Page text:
Josh turned to Jessie. As his nervous, soulful chocolate eyes met hers, a hopeful sea-pearl ice blue, each felt a shiver of energy shoot up their spines.
“Where would you like to hang out to go over these lines?” he asked, his voice a little brusque. Then he added, “Have you had breakfast?”
She nodded, and responded, “Yep, I had some yogurt and granola. I could use a coffee, though.”
He nodded and then led the way to the quaint white schoolhouse, where they wouldn’t be shooting that day and where there were chairs available; and then he turned to see if Steve was coming along with them. He wasn’t – he was happily engaged in a discussion with the director. Josh gestured to the first AD, who was eyeballing them to see where they were headed.
“Can we get a couple of coffees?” he asked, walking partly backwards and trying not to look at Jessie, who looked so damn cute in her petticoat and camisole, with a light jacket thrown over top for warmth – wardrobe was bringing her up later to finish dressing, when they were a little closer to rehearsal. He was forced to make eye contact yet again as he asked her what she took in her coffee.
He memorized her response, “Just a little milk.” He was hoping he would be the bearer of many of her future cups of java, a role he would gladly take over from Stephen. He turned forward again, and led the way up the steps into the schoolhouse. He loved the sharp staccato of her boots on the wooden steps behind him as he nervously pulled open the door and held it for her. Jessie’s presence anywhere close to him was a blessing he cherished, a tribute to her willingness to share something of herself, and now he was about to spend time alone with her in a freshly built classic schoolhouse. It was as if time itself was sending him a message – treasure now the company of this girl, for your presence on this earthly plane is but the briefest of moments; you must value at its instant a turn of her head in your direction, or her soulful eyes when they gift you a glimpse, or a brush of her fingers when you hand her a steaming coffee in a cheap brown paper cup.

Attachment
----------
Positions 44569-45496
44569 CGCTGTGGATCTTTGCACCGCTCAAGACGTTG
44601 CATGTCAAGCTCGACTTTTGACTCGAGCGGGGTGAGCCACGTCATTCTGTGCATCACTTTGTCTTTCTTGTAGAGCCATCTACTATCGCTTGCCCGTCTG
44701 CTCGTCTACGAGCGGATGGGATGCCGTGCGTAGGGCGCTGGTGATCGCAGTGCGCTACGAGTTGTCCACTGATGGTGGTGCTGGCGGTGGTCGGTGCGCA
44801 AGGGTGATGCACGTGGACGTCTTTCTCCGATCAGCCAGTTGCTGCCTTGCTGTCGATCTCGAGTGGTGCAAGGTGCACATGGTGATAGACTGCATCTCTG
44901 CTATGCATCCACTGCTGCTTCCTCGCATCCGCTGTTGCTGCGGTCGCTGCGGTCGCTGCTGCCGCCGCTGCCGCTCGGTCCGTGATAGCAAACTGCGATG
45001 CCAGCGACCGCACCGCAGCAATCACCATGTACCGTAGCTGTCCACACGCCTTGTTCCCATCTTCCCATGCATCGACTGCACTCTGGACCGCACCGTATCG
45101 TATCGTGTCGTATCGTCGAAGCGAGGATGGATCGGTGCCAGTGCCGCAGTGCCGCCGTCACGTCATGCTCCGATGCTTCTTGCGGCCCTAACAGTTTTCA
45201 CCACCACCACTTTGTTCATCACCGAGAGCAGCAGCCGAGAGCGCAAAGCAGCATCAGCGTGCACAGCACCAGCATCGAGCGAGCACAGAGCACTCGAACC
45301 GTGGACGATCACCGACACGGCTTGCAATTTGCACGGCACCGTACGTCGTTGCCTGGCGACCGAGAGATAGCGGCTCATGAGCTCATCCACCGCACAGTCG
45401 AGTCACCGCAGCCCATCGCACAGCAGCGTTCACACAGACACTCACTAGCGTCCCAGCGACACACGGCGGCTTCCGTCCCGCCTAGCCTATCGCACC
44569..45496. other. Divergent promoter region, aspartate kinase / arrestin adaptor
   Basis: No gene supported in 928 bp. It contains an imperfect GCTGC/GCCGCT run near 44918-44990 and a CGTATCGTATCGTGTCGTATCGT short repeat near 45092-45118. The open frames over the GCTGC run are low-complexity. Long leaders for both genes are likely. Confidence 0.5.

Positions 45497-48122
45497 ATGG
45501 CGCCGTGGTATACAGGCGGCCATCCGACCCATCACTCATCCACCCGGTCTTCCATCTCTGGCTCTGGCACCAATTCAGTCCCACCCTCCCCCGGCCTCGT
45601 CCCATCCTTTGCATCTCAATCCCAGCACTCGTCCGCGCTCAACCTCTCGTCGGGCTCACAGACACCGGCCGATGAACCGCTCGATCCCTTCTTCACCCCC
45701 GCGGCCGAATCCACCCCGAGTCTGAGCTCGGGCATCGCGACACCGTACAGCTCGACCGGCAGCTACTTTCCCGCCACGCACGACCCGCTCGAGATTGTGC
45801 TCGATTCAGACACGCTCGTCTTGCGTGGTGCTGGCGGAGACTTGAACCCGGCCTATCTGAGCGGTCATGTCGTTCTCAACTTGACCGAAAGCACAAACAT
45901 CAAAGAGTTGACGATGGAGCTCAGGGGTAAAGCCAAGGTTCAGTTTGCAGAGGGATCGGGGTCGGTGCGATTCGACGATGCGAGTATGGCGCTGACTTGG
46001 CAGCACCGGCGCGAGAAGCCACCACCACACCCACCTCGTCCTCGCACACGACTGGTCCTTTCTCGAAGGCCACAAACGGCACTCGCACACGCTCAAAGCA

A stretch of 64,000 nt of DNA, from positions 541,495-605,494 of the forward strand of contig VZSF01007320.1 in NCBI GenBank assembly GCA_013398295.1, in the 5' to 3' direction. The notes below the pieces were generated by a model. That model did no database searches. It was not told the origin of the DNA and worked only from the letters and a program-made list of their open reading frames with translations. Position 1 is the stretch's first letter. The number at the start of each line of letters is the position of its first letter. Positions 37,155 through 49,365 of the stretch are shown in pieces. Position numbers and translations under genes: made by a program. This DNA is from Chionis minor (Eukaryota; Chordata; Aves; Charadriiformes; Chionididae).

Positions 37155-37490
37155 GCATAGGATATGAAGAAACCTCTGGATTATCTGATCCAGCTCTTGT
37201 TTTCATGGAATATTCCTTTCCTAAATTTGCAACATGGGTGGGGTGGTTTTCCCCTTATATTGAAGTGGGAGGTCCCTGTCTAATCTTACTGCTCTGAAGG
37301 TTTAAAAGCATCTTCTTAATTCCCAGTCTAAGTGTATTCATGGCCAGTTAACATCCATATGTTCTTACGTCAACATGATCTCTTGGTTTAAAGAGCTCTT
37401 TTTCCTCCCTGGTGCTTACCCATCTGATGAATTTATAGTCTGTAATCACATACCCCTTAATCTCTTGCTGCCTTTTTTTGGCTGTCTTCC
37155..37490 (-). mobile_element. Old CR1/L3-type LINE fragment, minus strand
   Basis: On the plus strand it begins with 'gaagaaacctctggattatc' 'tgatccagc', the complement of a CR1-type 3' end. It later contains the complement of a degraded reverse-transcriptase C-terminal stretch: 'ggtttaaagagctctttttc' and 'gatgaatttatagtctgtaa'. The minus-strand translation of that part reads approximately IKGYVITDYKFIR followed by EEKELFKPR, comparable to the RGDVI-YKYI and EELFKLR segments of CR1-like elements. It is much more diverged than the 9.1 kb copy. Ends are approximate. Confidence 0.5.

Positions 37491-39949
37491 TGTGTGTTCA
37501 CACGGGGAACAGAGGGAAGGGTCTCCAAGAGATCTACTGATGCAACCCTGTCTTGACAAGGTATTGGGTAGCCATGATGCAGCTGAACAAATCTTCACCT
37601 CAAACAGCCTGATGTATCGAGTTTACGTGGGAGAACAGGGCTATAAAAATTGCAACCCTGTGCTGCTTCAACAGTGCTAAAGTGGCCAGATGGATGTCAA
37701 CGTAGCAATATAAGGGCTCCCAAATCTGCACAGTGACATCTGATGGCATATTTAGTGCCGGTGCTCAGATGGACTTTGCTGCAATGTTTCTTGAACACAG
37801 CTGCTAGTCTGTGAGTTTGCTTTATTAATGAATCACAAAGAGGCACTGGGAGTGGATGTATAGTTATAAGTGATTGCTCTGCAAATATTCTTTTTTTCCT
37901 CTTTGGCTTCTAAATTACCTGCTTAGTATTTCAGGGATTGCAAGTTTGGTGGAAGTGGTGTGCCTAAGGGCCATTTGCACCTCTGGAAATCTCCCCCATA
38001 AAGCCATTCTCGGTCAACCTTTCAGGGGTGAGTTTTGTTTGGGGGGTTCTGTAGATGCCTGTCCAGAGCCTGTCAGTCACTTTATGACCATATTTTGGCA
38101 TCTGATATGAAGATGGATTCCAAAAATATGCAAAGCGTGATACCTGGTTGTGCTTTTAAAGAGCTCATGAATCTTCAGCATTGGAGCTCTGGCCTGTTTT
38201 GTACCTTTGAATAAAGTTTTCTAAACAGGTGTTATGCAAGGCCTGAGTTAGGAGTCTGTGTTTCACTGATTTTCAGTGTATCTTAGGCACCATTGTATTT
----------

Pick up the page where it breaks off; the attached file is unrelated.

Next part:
As she went inside, Jessie’s finger was twirling her newly styled nineteenth century up-do, causing Cynthia, the on-set hair gal, to curse under her breath.
The first AD put his hand around his headband microphone to keep his voice from travelling too far, and he spoke quietly. “Kate and Billy are in the schoolhouse. Get craft to bring down some fresh coffee, the stuff on set is crap – it’s been sitting too long.” The Vancouver coffee culture was huge – craft’s biggest challenge was in keeping its cast and crew in good caffeine.
Inside the schoolhouse with its small reproduction wooden seats, engraving of a young, thin Queen Victoria, and homegrown eau-de-sawdust fragrance, Josh and Jessie found themselves alone for the first time since they’d graced the nauseating garbage bins outside Charlie’s Club. They stood at the door for a minute, looking at the chairs spread out before them. Then Jessie turned to Josh.
“Where shall we begin?” she asked quietly.
Then, after a frozen moment, she stepped forward and took a seat.